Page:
Roundtable calls for more support staff, better data to support DREAMers in higher education

Fernando Benitez wanted to be a mechanical engineer when he started college in 2017, but after taking courses part-time for one year, found out that his undocumented status would prevent him from obtaining a license to work in that field.

“It’s really hard sometimes when you have an opportunity in front of you and you think you can get it, and you go for it and then at the end of the day, they say they need a Social Security number,” Benitez said. “Sometimes it’s hard being undocumented because you lose your hope.”

Benitez, now a student studying culinary arts at the College of Southern Nevada, shared his background and experiences with higher education on Tuesday at a roundtable with other students, administrators and presidents. The roundtable, which took place at NSHE administrative offices in Las Vegas and was moderated by Chancellor Thom Reilly, discussed how Nevada’s colleges and universities could support their Deferred Action for Childhood Arrivals (DACA) and undocumented students.

Reilly gave a summary at the end of the roundtable acknowledging the shared goal of placing designated staff at each institution for admissions, guidance and career counseling to provide accurate information for the DACA and undocumented portion of their student bodies. DACA protects immigrants from deportation who were brought to the U.S. as children and allows them to obtain work permits. 

He added that institutions need to improve coordination with school districts so that undocumented high school students can receive college and financial aid application assistance to move onto higher education. Most scholarship applications require the student to submit a Free Application for Federal Student Aid (FAFSA), which requires a Social Security Number. Because undocumented students do not have an SSN, they have fewer options for financial aid.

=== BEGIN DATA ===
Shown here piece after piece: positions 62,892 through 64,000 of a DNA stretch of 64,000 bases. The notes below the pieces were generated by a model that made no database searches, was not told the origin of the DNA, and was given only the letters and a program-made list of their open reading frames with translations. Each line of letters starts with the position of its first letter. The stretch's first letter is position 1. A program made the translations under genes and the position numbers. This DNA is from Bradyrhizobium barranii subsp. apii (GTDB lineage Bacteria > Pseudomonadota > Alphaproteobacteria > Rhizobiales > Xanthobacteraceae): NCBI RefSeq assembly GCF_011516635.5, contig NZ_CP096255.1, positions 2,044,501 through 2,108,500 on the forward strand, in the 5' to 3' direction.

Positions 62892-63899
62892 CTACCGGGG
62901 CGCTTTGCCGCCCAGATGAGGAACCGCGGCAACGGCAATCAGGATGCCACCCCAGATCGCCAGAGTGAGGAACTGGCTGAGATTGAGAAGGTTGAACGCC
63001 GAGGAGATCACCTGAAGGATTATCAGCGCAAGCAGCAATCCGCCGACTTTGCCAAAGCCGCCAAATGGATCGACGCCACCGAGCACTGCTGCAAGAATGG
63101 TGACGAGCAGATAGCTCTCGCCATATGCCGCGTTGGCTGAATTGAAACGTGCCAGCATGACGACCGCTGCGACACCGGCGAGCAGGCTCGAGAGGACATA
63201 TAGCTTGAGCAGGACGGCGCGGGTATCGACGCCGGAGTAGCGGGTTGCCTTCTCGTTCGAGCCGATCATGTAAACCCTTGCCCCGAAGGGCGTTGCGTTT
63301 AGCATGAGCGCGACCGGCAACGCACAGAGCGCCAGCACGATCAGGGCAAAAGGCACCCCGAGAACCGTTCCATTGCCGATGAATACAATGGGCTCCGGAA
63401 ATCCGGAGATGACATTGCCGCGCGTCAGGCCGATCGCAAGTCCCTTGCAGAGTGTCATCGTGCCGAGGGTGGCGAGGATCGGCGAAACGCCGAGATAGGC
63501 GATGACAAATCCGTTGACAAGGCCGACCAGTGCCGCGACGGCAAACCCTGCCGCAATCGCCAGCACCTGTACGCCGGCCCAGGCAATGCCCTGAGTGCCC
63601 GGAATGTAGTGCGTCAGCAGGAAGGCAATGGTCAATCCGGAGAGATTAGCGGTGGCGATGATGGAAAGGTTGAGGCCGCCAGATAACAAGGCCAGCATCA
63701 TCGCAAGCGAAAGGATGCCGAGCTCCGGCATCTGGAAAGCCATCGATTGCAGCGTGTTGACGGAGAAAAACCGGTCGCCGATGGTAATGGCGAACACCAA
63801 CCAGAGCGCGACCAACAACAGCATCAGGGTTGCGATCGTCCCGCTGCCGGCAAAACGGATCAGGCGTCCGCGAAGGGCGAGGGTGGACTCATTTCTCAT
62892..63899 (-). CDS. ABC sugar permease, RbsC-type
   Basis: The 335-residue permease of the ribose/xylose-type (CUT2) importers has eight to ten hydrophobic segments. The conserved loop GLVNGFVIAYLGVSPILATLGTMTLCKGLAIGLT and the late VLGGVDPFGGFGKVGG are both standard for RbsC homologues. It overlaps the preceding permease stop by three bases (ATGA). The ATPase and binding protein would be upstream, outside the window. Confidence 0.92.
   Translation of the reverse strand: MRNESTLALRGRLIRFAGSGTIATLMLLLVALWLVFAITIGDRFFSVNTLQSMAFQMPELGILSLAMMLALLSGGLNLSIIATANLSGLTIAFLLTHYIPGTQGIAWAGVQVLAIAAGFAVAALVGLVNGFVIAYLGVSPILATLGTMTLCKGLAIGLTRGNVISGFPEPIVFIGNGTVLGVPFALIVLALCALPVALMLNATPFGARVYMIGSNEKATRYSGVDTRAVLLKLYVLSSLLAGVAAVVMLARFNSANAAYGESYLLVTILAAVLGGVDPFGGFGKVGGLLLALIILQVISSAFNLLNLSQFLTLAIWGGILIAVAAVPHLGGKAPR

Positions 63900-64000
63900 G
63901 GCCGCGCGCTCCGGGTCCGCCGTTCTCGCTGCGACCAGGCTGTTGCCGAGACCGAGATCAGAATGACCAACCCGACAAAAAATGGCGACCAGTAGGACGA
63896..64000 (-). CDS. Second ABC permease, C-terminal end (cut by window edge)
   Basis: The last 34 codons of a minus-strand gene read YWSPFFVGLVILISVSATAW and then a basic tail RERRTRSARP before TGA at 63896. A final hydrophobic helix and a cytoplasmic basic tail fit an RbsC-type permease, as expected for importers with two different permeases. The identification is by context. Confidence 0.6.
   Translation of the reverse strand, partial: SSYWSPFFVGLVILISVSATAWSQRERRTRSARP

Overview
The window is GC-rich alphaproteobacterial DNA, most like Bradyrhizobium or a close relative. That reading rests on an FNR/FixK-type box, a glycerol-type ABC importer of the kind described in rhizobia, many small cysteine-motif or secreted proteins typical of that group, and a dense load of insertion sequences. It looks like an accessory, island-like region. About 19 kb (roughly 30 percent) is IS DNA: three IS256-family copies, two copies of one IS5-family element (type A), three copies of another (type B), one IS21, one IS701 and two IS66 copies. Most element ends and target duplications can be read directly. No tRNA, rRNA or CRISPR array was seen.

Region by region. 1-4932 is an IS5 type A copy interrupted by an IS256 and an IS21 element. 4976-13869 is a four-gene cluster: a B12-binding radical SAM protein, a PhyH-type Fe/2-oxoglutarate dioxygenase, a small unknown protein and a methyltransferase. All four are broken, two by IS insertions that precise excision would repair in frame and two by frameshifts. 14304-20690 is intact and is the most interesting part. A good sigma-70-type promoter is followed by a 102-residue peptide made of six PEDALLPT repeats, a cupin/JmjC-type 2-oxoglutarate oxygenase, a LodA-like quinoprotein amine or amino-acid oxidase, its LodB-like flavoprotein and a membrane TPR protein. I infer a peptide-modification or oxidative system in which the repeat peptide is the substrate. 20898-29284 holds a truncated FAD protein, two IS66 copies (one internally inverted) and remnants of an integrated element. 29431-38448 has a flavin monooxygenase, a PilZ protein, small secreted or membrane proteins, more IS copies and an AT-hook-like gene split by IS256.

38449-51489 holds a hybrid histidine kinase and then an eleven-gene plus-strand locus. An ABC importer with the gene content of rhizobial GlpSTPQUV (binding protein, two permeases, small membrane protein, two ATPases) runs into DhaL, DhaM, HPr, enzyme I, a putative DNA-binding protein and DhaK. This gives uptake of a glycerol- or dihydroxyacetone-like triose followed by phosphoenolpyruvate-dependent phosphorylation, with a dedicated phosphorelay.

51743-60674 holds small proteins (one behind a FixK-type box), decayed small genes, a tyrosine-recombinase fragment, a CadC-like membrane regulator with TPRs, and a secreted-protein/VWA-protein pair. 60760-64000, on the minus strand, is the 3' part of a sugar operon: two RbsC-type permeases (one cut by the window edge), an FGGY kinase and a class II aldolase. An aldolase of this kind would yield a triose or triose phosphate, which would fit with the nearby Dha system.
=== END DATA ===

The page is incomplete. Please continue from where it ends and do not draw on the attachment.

Nevada State College offers an alternate form for undocumented students to apply for financial aid. According to Vincent Nava, coordinator for community engagement and diversity initiatives at NSC, students who do not have citizenship or residency can apply for institutional aid via NSC’s internal financial aid application.   

“The internal financial aid application is an application that we’re trying to [implement] at every institution,” Nava said. “What it does is, they ask just like FAFSA what is your family income, what do you make, how many people are in your family and they give you aid based on that. But [the internal application] aid is institutional and state-level, so it’s not coming from federal money.”

When colleges and universities have not provided these services, several nonprofits have stepped up to provide them. 

Benitez immigrated with his family to the United States from El Salvador when he was 10 years old in 2010, three years after the deadline to qualify as a DACA recipient. After adjusting to a new school and learning to speak English, Benitez said he started acting out in middle school and might have given up on an education if not for support organizations such as Leaders in Training.